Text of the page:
For years it was called Cabin Z. It was a cabin in the boys area that gave way to rotting floors and a bad roof. SYC staff decided to approach the State of OK and offer to build a cabin if the State would supply the materials. The year was 1997 and in one weekend about 15 SYC staff and other helpers made it happen.
Group Camps in OK State Parks have historical significance because they were built by the Civilian Conservation Corp.
The Civilian Conservation Corps (CCC) was a public work relief program that operated from 1933 to 1942 in the United States for unemployed, unmarried men from relief families, ages 17–23. A part of the New Deal of President Franklin D. Roosevelt, it provided unskilled manual labor jobs related to the conservation and development of natural resources in rural lands owned by federal, state and local governments. The CCC was designed to provide employment for young men in relief families who had difficulty finding jobs during the Great Depression while at the same time implementing a general natural resource conservation program in every state and territory. Maximum enrollment at any one time was 300,000; in nine years 2.5 million young men participated.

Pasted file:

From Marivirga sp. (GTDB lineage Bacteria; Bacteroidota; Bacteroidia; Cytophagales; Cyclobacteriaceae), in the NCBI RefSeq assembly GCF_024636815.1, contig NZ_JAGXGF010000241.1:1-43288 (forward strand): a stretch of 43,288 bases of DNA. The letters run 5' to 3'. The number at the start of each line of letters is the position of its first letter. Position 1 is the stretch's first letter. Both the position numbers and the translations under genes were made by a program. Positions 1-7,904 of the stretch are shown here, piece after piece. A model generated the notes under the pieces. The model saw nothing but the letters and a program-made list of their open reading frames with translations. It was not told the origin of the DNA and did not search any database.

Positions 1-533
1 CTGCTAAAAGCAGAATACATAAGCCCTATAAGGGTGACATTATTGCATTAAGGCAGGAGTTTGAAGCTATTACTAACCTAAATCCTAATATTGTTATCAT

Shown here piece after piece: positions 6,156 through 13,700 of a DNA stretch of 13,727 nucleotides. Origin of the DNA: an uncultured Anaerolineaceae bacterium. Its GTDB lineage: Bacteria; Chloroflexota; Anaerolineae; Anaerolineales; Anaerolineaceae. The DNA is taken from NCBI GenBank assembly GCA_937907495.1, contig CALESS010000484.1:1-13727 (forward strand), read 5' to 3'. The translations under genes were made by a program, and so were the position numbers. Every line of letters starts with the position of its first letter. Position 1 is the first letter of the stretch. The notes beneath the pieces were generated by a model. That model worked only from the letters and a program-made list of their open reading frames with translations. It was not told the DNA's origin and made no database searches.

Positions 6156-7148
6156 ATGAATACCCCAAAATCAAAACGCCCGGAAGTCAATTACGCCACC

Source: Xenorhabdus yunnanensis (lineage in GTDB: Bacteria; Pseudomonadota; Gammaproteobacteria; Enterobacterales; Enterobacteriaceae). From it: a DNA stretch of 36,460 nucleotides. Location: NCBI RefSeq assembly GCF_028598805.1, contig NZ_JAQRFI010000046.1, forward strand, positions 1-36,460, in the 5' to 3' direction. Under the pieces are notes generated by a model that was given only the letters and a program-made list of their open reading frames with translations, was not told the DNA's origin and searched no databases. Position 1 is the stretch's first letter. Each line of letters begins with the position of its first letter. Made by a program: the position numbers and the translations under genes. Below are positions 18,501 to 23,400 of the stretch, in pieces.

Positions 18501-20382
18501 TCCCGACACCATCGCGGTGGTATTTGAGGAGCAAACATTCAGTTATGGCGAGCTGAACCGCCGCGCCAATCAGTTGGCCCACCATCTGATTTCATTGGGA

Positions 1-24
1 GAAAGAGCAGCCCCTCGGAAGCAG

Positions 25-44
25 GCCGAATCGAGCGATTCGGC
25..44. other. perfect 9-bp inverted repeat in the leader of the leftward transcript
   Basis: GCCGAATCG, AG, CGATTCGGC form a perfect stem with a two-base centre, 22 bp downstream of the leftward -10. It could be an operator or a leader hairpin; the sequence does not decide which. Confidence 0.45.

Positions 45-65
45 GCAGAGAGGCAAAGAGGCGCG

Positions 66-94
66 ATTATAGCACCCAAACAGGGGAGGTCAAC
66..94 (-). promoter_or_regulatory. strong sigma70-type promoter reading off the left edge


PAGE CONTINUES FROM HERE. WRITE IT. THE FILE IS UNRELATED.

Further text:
The American public made the CCC the most popular of all the New Deal programs. Principal benefits of an individual’s enrollment in the CCC included improved physical condition, heightened morale, and increased employability. Of their pay of $30 a month, $25 went to their parents. Implicitly, the CCC also led to a greater public awareness and appreciation of the outdoors and the nation’s natural resources; and the continued need for a carefully planned, comprehensive national program for the protection and development of natural resources.
During the time of the CCC, volunteers planted nearly 3 billion trees to help reforest America, constructed more than 800 parks nationwide and upgraded most state parks, updated forest fire fighting methods, and built a network of service buildings and public roadways in remote areas.